Molly: Mildly derogatory term referring to a woman of my particular faith who tends to go overboard with home-dec, cooking, crafts, and anything else domestically-oriented. Generally wears pastel floral prints, Alice bands, and poofy hair.
Not Molly: May do all the Molly Stuff, but doesn’t wear the pastel florals or poofy hair.
Not Molly Blog: A handy spot to stash all the Molly Flotsam that sloshes around. Full of opinionated stumping on topics domestic and otherwise, some projects with only minimal twee content, and the things that keep me (mostly) out of mischief.
I’ve always loved to buck a trend. If something can be done, but slightly off-kilter, it’s going to appeal to me.
So, yeah, I got married young–but I married a kilt-wearing, pipes-playing, tall, dark, and slightly-Neanderthal guy, and, since I made wedding dresses for other people, I eloped instead.
I go places and use a fake accent just for fun. I ground my kids from speaking when they’re cranky–unless they can do it in rhyme.
I got dragged into the cultish clan that is Scrapbooking, and the grammarian in me cringes at turning perfectly good nouns into verbs. I end up doing crafts, but insist I’m not a crafty person.
I am, in general, a practical Luddite, but I love, love, love the internets and all they provide.
I love to bake and cook, but won’t make casseroles as a general rule, or use elbow macaroni.
I’m late to the blogging world, too. And, with blogging, it’s really hard to buck a trend… there are too many variations possible to pin down just one or two things against which to rebel.
So, Not Molly is my little corner of things, and you’re more than welcome to visit. Be forewarned: I have a terrible penchant for really, really dreadful puns.
Here’s a quick rundown on the people you’ll see discussed at NotMolly.
Quite obviously, this is not a current picture. I assiduously avoid those, because I’m terribly vain and terribly camera-shy. It’s genetic. Having nekkid dolls is also genetic, apparently, which explains a lot about my little girls’ closet and the modesty of their dollies.
Taken before I married him, when he was but a babe in his early 20s, but still: who can resist a guy with a gorgeous, non-scratchy beard, and manly enough to wear a kilt? Not me, that’s for sure. I don’t recall even trying to pretend to resist. He’s just that cute. Add in a deep baritone voice, awesome Dad traits, good decorating sense, and the skills to build just about anything I desire, and he’s pretty much perfect.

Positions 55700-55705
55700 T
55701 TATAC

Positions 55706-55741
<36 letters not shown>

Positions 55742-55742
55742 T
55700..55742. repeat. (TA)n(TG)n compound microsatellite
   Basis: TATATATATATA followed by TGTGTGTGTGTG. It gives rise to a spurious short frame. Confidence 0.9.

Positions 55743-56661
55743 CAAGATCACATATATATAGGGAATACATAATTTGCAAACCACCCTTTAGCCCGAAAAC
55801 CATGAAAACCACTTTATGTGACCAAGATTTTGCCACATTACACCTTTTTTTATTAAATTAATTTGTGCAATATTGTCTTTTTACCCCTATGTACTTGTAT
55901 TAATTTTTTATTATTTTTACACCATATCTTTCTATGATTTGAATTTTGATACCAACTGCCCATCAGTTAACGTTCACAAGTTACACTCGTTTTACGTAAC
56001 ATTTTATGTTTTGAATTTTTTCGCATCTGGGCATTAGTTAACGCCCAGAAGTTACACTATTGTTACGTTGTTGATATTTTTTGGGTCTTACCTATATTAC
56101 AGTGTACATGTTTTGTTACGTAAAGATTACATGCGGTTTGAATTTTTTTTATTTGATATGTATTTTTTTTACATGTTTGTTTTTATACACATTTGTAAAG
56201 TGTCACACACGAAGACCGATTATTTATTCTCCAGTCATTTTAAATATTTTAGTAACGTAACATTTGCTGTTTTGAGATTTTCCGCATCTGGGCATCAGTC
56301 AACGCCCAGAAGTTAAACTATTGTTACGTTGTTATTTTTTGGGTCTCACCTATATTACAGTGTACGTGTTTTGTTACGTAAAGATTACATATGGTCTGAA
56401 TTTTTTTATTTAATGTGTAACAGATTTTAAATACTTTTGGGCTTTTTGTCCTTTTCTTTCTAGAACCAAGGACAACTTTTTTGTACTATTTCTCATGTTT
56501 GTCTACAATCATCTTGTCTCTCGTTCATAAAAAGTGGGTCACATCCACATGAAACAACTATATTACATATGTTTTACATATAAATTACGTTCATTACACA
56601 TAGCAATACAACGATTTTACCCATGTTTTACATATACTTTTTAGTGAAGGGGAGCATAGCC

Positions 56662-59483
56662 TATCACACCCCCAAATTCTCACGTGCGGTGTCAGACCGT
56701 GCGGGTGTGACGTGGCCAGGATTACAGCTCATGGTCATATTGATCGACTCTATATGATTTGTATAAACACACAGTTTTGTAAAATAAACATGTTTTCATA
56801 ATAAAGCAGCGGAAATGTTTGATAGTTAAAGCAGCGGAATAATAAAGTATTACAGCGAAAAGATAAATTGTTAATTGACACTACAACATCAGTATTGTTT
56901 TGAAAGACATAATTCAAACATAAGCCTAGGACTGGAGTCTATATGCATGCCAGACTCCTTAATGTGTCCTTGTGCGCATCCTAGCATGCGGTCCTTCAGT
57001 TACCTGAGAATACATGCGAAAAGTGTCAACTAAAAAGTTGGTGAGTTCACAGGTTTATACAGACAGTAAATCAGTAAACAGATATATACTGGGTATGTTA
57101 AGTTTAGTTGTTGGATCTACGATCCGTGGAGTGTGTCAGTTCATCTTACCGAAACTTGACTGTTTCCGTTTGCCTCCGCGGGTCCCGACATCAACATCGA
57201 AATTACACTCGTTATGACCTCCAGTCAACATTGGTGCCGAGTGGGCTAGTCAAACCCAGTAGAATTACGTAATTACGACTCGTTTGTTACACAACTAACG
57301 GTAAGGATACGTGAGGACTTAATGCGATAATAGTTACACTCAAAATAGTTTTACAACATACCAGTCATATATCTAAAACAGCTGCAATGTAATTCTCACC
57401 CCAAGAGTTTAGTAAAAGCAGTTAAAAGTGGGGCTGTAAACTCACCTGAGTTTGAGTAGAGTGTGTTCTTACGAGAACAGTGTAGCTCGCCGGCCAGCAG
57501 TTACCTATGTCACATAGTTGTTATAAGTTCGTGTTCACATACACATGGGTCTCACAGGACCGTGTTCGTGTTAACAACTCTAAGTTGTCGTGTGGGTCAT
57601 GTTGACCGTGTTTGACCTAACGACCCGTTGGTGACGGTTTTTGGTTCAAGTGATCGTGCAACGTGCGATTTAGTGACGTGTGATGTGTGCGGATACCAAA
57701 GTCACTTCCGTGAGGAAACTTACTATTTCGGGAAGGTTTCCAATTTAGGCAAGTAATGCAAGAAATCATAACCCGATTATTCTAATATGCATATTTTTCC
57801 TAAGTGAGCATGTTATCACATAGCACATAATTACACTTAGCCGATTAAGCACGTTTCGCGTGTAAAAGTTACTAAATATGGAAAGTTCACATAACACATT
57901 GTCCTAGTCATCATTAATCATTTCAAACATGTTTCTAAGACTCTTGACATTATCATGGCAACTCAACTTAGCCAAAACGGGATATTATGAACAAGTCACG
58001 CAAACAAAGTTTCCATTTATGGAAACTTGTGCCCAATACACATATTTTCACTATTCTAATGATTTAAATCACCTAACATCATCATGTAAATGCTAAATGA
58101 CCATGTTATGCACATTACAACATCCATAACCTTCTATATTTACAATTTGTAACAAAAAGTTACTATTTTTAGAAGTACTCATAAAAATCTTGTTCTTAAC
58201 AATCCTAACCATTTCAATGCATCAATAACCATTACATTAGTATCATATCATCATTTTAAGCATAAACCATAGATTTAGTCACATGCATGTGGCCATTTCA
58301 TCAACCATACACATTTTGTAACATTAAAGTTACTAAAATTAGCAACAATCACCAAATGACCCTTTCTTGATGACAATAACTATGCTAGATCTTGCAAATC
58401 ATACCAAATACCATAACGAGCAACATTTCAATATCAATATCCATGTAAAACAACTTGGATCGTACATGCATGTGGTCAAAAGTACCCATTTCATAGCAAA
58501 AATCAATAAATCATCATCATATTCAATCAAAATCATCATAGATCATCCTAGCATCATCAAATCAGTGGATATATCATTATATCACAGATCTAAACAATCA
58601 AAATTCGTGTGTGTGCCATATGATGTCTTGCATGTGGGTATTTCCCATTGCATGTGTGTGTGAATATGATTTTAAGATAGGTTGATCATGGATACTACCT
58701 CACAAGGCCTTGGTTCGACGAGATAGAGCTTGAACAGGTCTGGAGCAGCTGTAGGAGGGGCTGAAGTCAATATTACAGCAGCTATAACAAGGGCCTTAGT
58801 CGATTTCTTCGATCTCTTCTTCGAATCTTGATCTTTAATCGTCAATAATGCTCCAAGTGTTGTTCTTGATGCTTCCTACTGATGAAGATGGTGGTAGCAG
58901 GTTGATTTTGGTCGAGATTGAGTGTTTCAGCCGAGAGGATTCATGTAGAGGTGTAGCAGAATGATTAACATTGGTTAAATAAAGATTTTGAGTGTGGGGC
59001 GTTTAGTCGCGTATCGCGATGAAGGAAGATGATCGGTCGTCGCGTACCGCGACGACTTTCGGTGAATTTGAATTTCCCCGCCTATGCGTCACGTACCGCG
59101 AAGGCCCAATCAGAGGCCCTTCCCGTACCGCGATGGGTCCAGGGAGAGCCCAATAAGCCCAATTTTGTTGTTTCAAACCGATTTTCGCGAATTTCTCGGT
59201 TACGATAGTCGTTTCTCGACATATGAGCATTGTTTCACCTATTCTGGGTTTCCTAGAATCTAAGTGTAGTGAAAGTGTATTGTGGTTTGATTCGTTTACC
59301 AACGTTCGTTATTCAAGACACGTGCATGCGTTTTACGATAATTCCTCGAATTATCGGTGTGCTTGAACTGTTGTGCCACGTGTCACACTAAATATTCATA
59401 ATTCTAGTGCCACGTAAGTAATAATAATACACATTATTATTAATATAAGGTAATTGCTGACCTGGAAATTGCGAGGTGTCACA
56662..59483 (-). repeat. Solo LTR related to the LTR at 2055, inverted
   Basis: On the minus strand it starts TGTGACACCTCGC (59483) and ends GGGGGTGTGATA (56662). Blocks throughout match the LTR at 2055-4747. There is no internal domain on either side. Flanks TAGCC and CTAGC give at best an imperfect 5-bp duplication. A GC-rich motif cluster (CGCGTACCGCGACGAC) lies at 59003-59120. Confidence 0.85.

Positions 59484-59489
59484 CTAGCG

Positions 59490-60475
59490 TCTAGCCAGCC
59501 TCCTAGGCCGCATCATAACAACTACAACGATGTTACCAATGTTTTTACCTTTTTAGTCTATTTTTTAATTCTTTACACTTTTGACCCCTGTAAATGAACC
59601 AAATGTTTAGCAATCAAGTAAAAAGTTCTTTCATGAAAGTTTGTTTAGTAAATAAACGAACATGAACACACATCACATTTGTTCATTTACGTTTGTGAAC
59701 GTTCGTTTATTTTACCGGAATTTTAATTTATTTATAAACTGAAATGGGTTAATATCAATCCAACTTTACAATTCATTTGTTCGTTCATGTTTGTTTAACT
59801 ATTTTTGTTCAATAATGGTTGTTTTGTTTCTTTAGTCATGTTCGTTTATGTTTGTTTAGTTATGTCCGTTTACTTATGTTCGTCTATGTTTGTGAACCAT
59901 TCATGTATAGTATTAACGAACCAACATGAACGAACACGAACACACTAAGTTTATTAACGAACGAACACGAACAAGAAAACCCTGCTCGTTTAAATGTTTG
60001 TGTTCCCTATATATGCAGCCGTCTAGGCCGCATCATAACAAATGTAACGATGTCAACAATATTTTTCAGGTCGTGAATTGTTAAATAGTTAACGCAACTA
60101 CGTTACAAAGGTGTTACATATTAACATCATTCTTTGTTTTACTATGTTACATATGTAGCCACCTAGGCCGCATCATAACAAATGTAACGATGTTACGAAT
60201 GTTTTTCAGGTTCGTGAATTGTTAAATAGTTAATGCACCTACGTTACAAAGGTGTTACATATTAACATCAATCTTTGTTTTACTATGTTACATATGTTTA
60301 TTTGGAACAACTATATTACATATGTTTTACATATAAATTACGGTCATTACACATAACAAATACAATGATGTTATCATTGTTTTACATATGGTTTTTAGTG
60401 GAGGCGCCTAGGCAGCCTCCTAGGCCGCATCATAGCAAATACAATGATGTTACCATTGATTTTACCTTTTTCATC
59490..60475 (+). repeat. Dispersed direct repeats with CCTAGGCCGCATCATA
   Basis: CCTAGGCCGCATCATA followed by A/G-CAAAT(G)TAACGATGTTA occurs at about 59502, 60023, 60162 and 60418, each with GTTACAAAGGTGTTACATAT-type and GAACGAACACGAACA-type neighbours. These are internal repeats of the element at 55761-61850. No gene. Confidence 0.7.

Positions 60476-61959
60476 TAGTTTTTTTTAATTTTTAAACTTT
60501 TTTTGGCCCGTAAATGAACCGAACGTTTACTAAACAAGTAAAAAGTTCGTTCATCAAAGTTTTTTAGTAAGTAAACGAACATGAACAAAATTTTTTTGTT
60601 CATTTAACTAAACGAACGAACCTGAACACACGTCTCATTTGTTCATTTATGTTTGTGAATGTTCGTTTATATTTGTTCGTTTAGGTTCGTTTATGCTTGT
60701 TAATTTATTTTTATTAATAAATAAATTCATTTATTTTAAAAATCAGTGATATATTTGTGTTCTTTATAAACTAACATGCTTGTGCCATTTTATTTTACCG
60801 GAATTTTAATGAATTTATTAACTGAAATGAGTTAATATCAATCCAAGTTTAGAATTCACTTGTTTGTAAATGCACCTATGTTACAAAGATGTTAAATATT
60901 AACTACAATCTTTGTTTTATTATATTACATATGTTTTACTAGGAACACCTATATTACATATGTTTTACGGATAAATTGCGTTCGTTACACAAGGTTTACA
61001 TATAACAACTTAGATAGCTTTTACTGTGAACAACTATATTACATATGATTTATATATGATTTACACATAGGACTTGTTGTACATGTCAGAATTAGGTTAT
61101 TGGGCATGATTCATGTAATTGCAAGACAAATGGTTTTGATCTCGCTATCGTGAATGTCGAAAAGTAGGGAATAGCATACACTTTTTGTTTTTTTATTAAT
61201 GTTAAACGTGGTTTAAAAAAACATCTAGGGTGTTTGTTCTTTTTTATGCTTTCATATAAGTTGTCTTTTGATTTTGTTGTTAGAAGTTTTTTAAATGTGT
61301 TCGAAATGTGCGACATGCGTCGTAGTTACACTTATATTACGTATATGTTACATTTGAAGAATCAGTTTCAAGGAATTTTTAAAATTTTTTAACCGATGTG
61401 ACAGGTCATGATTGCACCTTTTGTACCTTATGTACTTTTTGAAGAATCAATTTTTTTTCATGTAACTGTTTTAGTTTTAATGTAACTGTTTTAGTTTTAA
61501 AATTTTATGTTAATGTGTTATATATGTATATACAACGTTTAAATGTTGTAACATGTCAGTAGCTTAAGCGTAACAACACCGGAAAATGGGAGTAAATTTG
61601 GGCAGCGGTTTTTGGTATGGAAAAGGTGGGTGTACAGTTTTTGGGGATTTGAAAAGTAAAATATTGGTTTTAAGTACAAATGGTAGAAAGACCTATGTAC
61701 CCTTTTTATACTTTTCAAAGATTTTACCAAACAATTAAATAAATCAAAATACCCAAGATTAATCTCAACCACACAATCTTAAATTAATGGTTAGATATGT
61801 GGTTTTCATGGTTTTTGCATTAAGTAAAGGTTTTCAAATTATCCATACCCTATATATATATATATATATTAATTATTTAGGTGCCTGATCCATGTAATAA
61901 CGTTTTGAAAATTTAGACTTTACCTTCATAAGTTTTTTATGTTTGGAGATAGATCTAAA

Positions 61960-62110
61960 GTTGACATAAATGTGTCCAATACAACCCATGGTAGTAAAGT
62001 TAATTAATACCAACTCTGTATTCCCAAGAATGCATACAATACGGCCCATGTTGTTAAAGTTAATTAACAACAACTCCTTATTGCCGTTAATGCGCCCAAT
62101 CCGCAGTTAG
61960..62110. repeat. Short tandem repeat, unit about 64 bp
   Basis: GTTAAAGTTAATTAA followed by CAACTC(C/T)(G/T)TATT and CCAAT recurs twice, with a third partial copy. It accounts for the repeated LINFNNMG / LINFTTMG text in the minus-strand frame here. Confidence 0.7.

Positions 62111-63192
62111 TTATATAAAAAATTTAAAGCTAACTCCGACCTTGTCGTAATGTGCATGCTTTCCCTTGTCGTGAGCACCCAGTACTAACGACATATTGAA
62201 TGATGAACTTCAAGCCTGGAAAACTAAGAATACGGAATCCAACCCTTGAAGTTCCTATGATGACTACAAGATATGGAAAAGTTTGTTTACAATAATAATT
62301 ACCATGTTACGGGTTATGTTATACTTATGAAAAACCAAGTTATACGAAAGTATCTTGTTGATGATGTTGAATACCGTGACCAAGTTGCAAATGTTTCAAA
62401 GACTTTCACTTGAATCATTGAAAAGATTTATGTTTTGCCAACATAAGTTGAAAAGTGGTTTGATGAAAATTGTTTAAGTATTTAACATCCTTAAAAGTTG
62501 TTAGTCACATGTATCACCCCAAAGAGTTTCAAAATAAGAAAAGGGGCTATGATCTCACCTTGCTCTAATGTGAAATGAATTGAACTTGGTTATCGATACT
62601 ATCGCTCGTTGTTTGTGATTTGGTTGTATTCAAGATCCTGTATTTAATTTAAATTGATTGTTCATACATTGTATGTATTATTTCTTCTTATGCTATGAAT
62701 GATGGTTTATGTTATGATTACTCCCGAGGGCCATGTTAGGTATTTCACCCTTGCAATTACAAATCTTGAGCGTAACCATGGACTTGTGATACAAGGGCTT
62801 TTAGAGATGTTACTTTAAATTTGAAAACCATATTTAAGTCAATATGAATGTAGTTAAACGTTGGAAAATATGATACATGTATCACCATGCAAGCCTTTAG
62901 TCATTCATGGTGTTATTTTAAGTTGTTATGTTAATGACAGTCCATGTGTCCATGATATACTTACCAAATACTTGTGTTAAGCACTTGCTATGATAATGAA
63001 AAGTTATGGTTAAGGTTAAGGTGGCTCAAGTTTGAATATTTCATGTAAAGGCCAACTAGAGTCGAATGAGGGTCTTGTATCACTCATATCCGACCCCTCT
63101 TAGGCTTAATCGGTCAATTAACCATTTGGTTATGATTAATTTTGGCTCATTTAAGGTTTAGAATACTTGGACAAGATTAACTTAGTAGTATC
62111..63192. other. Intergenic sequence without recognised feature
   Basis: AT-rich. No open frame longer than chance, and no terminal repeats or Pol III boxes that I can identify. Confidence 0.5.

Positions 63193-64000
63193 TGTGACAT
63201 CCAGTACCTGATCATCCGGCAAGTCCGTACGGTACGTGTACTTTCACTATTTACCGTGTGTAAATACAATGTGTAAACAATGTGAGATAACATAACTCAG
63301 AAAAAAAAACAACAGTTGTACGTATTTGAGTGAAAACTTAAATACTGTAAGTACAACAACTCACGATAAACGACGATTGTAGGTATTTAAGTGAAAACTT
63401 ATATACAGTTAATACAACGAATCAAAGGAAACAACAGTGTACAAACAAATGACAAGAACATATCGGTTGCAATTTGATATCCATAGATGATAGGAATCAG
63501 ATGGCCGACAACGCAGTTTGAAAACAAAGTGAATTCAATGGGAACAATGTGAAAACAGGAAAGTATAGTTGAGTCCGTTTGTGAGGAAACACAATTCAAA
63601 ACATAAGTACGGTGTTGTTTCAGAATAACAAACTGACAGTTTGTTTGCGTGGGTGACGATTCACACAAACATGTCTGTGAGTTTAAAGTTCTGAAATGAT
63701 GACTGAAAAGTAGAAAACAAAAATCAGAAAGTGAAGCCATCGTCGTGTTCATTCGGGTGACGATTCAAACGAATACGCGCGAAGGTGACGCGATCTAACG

Spiral-sliced and honey-cured, she’s our Eldest, shown here at age 5, giving tours of the playground. She’s now nearly 15, a fantastic baker, wonderful Mini-Mom to the little girls, growing daily as an artist, and still possesses her very own sense of style. I applaud this–she’s well on her way to being quite NotMolly herself.
This poor lad swims in a deep estrogen sea, accompanied only by his brave father. He’s my gadget boy, my build-it boy… most recently, he replaced all the plugs in my bedroom with three-prongers so I can use the laptop whilst propped up comfortably in bed if I wish. With those sorts of Accommodate the Woman skills, he’s well on his way to being a Tall, Blonde, and Slightly Neanderthal fellow one day. He opens doors, starts fires, and grins wickedly when proposing dreadful puns. (That part is also genetic. From both sides. Poor boy.)
The Spicy Child & Lefty, The Tagger
Both are strong willed and not about to let anyone overlook them. Spicy is our bendy kid, and runs laps in the house if she cannot go outside. She knows every single button her brother owns, and precisely how to push them for maximum adventure and diversion. She is also his most ardent fan.
Lefty sings all the time (songs from the Wicked soundtrack, various theme songs, and a goodly serving of the Andrews Sisters), and tries to do everything her big sisters do. She insists she is five years old and we cannot swerve her from this belief. She will also raid and swipe clothes from any drawer, basket, or bin she can get hold of, up to and including the doll-clothes, which mostly serve to honk her off in a righteous way, since they don’t fit over her head very well. The poofy rock-star hair is entirely natural, and there’s nothing we can do about it.
And there’s one of those genetically nekkid doll-babies again. She’s wearing a shirt at least. That’s got to count positively in some way. It’s progress. Rare, but progress.